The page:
In most cases the installation of smoke detectors in dwellings can significantly increase the occupant’s safety by giving early warning of a fire outbreak. Building regulations now require the installation of automatic smoke detectors to new dwellings and loft conversions.
The guidance below covers most normal sized dwellings, for larger premises with storey floor areas in excess of 200m2 or for dwellings more than 3 storeys – you must make reference to the building regulations for further guidance.
All smoke detectors must be mains powered (preferably with a secondary battery power supply) and be designed to comply with BS5446; Part 1. Where there is more than one smoke detector required (see positioning requirements below), they should be interlinked together, so that they all sound the warning should one of the detectors pick up smoke.
Smoke detectors should be provided in the circulation areas of each and every floor of the dwelling. They should be positioned between the sleeping spaces and places where a fire is likely to start e.g. living room / kitchen and yet be close enough to the bedroom doors to effectively wake sleeping occupants.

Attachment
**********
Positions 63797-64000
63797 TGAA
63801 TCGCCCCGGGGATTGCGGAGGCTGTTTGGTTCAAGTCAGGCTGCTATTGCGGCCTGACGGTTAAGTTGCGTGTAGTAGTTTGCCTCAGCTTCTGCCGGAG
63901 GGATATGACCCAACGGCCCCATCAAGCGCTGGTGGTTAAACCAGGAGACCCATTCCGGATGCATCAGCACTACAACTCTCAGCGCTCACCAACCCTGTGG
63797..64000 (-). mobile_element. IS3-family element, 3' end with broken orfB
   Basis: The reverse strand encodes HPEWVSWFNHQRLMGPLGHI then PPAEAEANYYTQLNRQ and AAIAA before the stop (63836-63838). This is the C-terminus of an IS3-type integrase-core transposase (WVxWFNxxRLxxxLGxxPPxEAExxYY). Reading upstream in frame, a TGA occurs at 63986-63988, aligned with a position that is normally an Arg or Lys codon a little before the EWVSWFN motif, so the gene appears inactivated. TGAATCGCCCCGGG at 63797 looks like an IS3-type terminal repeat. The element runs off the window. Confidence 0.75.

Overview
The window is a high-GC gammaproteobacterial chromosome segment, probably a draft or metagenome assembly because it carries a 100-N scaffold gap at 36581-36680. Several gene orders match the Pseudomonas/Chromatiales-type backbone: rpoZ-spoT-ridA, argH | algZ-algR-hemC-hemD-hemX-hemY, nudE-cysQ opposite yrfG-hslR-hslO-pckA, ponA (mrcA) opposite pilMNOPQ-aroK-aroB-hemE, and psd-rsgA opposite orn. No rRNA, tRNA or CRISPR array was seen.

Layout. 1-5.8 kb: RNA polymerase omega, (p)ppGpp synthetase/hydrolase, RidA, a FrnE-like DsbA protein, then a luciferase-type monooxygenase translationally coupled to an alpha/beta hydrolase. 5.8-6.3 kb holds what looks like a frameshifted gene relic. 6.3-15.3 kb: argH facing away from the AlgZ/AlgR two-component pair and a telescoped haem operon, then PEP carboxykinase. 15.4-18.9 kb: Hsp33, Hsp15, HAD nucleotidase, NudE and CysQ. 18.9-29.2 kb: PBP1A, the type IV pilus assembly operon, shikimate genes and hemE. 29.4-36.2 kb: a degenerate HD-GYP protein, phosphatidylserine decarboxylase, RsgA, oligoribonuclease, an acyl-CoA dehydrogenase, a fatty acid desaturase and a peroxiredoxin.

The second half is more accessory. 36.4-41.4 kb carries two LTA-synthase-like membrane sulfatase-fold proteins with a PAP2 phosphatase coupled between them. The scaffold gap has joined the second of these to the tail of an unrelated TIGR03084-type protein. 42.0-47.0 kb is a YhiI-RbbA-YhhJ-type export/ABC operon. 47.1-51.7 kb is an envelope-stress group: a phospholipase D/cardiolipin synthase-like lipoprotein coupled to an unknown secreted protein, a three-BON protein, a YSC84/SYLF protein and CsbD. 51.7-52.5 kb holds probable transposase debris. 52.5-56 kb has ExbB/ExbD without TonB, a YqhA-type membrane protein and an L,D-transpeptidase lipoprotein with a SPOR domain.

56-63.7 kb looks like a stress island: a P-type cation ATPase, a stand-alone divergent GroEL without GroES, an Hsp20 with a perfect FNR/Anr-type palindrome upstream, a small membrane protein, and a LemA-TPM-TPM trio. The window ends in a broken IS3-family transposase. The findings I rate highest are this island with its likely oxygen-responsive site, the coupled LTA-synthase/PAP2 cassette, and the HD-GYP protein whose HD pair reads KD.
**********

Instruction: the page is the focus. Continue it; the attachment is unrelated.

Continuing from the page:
Smoke detectors should be positioned so that there is one within 7.5m of every habitable room door. If your kitchen is not separated from the stairways or circulation routes by a suitable door, then you must also install a compatible heat detector interlinked with the other smoke detector system positioned as above in the circulation routes. Smoke detectors should preferably be fitted to the ceiling in a central position and at least 300mm from any wall or light fitting. Check the manufacturer’s instructions carefully when deciding where to position them - particularly if you are going to mount them on the wall.
Wall mounted detectors should generally be fixed between 150mm and 300mm below the ceiling. Smoke detectors should not be fixed directly above heaters, ducted heat outlets, or in bathrooms, showers, cooking areas or garages, where steam, condensation or fumes could cause false alarms to occur. Also they should not be fitted in very hot or very cold rooms e.g. boiler rooms or unheated porches, where air currents may move smoke away from the detector before it activates. Always position your detectors so that they can easily be maintained, cleaned and tested - so don’t position them over stairs etc.
Smoke detector positions (pdf 46kb opens in new window)
Smoke detectors should be powered by a mains supply connected to a separate circuit on the dwelling’s distribution board (consumer unit). If there is any other equipment connected to the electric circuit, then the smoke detectors should also have an in-built battery back-up - which will operate the alarm if the power fails.
Note - If you use a battery backed-up smoke detector they can be connected to a regularly used lighting circuit as this avoids prolonged power disconnection. There is no need for special fireproof wiring. Always maintain, clean and test your smoke detectors regularly as directed by the manufacturer’s instructions.